104) and so, it is not necessary that before reversing a judgment of acquittal,
the High Court must necessarily characterise the findings recorded therein as
in another leading decision in Shivaji Sahabrao Bobade v. State of Maharashtra
(1973 (2) SCC 793) this Court held that in India, there is no jurisdictional limitation
on the powers of appellate court. "In law there are no fetters on the
plenary power of the appellate court to review the whole evidence on which the
order of acquittal is founded and, indeed, it has a duty to scrutinise the
probative material de novo, informed, however, by the weighty thought that the
rebuttable innocence attributed to the accused having been converted into an
acquittal the homage our jurisprudence owes to individual liberty constrains
the higher court not to upset the holding without very convincing reasons and
emphasis on balance between importance of individual liberty and evil of
acquitting guilty persons, this Court observed as follows:
"6. Even at this
stage we may remind ourselves of a necessary social perspective in criminal
cases which suffers from insufficient forensic appreciation. The dangers of
exaggerated devotion to the rule of benefit of doubt at the expense of social
defence and to the soothing sentiment that all acquittals are always good
regardless of justice to the victim and the community, demand especial emphasis
in the contemporary context of escalating crime and escape. The judicial
instrument has a public accountability. The cherished principles or golden
thread of proof beyond 23 reasonable doubt which runs thro' the web of our law
should not be stretched morbidly to embrace every hunch, hesitancy and degree
of doubt. The excessive solicitude reflected in the attitude that a thousand
guilty men may go but one innocent martyr shall not suffer is a false dilemma.
doubts belong to the accused. Otherwise any practical system of justice will
then breakdown and lose credibility with the community. The evil of acquitting
a guilty person light-heartedly, as a learned author (Glanville Williams in
Proof of Guilt) has saliently observed, goes much beyond the simple fact that
just one guilty person has gone unpunished. If unmerited acquittals become
general, they tend to lead to a cynical disregard of the law, and this in turn
leads to a public demand for harsher legal presumptions against indicted
`persons' and more severe punishment of those who are found guilty. Thus, too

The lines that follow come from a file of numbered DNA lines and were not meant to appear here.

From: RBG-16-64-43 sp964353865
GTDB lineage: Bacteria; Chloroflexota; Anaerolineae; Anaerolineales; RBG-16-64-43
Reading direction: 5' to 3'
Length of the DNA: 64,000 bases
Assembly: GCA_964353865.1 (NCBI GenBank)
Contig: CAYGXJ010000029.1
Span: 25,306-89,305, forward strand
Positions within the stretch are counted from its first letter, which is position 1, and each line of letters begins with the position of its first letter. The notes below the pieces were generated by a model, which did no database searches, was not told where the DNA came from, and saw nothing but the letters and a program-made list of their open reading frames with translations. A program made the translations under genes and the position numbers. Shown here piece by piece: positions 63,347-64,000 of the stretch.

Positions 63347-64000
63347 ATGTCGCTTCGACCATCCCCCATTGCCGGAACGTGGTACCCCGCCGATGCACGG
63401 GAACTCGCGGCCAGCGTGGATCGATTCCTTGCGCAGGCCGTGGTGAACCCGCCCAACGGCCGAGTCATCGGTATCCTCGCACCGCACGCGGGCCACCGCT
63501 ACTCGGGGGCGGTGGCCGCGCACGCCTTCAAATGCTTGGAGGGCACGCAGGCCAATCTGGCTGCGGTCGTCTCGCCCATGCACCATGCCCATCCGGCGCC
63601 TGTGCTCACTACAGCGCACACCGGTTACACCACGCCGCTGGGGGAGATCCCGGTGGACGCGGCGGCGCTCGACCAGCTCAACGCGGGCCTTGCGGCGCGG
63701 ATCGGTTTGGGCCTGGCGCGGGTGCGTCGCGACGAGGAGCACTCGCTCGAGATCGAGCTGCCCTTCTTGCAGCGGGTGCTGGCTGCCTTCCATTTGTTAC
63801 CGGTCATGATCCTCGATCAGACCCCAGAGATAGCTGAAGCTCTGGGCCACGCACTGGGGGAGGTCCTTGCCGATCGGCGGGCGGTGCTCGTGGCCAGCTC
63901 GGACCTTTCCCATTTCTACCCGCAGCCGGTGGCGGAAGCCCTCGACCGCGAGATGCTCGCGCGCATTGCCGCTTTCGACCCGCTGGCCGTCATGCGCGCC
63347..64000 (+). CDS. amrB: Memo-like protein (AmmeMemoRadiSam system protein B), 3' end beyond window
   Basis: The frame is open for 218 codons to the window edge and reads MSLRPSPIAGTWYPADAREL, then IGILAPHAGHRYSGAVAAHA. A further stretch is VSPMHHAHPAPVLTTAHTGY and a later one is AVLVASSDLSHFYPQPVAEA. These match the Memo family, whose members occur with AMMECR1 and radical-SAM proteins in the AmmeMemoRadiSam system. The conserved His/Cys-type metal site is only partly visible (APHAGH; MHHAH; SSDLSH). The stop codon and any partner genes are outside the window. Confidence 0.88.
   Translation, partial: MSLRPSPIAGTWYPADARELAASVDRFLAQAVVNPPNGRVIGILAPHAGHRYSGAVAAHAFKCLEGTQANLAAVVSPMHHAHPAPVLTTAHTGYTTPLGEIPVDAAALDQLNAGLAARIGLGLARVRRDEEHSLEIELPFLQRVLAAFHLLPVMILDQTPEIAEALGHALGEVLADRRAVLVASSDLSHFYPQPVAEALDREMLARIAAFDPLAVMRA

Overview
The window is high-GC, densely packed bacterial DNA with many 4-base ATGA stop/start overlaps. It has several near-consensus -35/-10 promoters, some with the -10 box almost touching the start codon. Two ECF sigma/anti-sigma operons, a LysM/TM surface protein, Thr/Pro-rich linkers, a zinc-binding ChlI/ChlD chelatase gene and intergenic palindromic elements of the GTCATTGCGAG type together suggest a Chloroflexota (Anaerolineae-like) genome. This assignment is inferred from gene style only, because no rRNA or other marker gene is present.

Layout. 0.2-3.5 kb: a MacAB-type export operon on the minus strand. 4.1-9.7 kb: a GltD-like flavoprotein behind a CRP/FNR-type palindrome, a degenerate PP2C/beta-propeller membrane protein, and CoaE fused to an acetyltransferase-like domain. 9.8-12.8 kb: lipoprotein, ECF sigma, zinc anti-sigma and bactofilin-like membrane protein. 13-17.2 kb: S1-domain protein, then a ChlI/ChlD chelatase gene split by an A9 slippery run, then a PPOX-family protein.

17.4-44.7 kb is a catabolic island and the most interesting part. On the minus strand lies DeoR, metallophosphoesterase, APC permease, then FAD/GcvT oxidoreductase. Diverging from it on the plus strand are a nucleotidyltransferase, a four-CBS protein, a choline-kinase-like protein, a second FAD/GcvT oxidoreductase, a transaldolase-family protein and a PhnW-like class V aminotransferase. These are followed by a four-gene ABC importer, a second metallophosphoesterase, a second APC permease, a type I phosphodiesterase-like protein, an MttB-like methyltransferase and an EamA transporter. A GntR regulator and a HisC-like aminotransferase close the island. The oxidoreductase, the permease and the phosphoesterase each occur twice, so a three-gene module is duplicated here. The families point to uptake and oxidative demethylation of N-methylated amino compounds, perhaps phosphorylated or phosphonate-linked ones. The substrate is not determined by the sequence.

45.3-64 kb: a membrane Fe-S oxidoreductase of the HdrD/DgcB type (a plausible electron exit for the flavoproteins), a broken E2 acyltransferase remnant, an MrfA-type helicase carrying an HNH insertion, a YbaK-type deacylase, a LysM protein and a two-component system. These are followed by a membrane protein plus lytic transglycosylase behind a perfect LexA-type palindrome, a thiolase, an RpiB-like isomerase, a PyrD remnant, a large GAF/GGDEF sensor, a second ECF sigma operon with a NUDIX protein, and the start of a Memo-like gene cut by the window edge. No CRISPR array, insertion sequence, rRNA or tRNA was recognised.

frequent acquittals of the guilty may lead to a ferocious penal law, eventually
eroding the judicial protection of the guiltless. For all these reasons it is
true to say, with Viscount Simon, that `a miscarriage of justice may arise from
the acquittal of the guilty no less than from the conviction of the
innocent....' In short, our jurisprudential enthusiasm for presumed innocence
must be moderated by the pragmatic need to make criminal justice potent and
realistic. A balance has to be struck between chasing chance possibilities as
good enough to set the delinquent free and chopping the logic of preponderant
probability to punish marginal innocents."
K. Gopal Reddy v. State of A.P (1979) 1 SCC 355, the Court was considering the
power of the High Court against an order of acquittal under Section 378 of the
present Code. After considering the relevant decisions on the point it was
stated as follows:
principles are now well settled. At one time it was thought that an order of
acquittal could be set aside for `substantial and compelling reasons' only and
courts used to launch on a search to discover those `substantial and compelling
reasons'. However, the `formulae' of `substantial and compelling reasons',
`good and sufficiently cogent reasons' and `strong reasons' and the search for
them were abandoned as a result of the pronouncement of this Court in Sanwat
Singh v. State of Rajasthan (1961) 3 SCR 120. In Sanwat Singh case this Court
harked back to the principles enunciated by the Privy Council in Sheo Swarup v.
R. Emperor and reaffirmed those principles. After Sanwat Singh v. State of
Rajasthan this Court has consistently recognised the right of the appellate
court to review the entire evidence and to come to its own conclusion bearing
in mind the considerations mentioned by the Privy Council in Sheo Swarup case.
Occasionally phrases like `manifestly illegal', `grossly unjust', have been
used to describe the orders of acquittal which warrant interference. But, such
expressions have been used more as flourishes of language, to emphasise the
reluctance of the appellate court to interfere with an order of acquittal than
to curtail the power of the appellate court to review the entire evidence and
to come to its own conclusion. In some cases (Ramaphupala Reddy v. State of
A.P., (AIR 1971 SC 460) Bhim Singh Rup Singh v. State of Maharashtra (AIR 1974
SC 286), it has been said that to the principles laid down in Sanwat Singh case
may be added the further principle that `if two reasonable conclusions can be
reached on the basis of the evidence on record, the appellate court should not
disturb the finding of the trial court'. This, of course, is not a new
principle. It stems out of the fundamental principle of our criminal
jurisprudence that the accused is entitled to the benefit of any reasonable
doubt. If two reasonably probable and evenly balanced views of the evidence are
possible, one must necessarily concede the existence of a reasonable doubt.
But, fanciful and remote possibilities must be left out of account. To entitle
an accused person to the benefit of a 25 doubt arising from the possibility of
a duality of views, the possible view in favour of the accused must be as
nearly reasonably probable as that against him. If the preponderance of
probability is all one way, a bare possibility of another view will not entitle